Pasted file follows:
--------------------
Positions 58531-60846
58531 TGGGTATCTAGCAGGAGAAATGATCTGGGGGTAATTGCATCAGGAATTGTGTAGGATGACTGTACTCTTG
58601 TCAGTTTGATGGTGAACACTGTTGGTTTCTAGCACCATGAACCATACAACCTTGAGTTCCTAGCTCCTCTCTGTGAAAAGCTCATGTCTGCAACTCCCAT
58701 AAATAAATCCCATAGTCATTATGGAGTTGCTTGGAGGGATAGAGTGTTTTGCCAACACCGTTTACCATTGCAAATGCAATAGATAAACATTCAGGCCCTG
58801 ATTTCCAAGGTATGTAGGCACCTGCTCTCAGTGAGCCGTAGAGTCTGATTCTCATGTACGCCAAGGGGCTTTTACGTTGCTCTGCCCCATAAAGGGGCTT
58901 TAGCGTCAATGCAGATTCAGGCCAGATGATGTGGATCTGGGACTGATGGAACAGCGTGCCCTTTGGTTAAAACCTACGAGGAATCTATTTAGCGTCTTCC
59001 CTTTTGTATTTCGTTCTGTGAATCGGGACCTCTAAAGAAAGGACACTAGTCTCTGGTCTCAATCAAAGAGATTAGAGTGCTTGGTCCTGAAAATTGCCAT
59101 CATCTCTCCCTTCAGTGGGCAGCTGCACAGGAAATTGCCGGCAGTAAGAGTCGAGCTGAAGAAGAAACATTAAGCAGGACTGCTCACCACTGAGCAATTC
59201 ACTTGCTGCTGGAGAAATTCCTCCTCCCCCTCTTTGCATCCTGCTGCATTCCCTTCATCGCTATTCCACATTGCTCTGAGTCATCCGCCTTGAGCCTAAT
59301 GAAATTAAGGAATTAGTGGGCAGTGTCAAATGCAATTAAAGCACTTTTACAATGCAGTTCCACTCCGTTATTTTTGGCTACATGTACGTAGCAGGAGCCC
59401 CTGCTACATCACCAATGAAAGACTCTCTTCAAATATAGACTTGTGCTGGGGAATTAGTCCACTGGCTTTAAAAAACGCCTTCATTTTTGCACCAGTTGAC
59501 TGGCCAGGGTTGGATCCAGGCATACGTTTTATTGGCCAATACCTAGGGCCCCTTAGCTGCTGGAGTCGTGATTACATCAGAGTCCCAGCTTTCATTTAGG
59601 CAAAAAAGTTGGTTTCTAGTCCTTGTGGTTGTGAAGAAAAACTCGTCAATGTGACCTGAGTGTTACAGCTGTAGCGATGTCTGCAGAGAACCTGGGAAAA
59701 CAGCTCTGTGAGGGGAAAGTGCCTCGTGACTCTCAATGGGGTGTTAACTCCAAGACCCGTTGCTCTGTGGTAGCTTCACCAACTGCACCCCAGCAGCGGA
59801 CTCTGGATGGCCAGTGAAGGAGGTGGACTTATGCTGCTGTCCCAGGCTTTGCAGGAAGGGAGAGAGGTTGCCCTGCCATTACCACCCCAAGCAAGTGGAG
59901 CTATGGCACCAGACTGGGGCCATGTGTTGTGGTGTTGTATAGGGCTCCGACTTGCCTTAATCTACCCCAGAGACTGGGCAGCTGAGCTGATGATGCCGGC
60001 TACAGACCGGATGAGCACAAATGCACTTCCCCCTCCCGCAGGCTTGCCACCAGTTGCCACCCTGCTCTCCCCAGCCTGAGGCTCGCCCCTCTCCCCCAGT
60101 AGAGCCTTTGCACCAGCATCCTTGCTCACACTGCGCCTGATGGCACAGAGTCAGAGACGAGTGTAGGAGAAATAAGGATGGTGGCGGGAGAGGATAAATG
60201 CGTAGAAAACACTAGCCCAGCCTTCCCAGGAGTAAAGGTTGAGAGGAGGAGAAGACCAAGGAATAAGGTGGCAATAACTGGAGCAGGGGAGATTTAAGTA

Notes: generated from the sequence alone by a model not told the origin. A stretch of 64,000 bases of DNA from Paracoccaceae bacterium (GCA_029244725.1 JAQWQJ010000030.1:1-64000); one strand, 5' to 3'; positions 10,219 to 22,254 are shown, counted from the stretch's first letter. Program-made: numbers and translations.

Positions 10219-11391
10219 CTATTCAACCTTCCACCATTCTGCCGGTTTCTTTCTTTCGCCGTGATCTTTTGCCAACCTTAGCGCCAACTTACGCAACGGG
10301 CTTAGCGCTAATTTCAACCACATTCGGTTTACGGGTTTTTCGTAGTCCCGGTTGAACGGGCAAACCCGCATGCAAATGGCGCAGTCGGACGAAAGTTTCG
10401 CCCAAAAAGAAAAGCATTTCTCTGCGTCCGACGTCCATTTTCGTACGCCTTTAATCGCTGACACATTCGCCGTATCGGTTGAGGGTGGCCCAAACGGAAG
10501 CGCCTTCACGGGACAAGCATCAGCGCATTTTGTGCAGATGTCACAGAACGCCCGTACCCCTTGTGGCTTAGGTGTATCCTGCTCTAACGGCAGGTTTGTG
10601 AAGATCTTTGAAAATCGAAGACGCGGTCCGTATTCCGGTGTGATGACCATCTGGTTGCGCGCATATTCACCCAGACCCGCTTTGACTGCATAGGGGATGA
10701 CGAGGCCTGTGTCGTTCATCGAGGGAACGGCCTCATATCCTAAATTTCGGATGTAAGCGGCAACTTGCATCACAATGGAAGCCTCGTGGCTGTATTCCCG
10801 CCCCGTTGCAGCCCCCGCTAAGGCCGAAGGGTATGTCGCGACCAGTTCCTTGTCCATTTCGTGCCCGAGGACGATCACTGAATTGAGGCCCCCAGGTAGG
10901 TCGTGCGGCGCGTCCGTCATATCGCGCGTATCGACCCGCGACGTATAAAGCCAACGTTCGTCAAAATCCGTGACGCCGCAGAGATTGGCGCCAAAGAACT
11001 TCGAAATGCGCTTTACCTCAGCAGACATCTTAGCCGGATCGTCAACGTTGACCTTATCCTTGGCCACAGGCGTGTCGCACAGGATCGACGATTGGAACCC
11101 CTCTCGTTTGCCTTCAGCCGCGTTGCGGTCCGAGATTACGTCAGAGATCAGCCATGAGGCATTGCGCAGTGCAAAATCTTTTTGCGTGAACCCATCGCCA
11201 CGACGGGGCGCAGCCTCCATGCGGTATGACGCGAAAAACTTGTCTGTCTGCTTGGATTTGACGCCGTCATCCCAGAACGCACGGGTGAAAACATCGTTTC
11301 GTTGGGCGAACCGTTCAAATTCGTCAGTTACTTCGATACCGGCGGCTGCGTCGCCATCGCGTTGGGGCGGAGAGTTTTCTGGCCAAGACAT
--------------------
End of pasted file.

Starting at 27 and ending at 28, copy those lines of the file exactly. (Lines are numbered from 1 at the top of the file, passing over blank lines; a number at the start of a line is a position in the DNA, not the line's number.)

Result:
10701 CGAGGCCTGTGTCGTTCATCGAGGGAACGGCCTCATATCCTAAATTTCGGATGTAAGCGGCAACTTGCATCACAATGGAAGCCTCGTGGCTGTATTCCCG
10801 CCCCGTTGCAGCCCCCGCTAAGGCCGAAGGGTATGTCGCGACCAGTTCCTTGTCCATTTCGTGCCCGAGGACGATCACTGAATTGAGGCCCCCAGGTAGG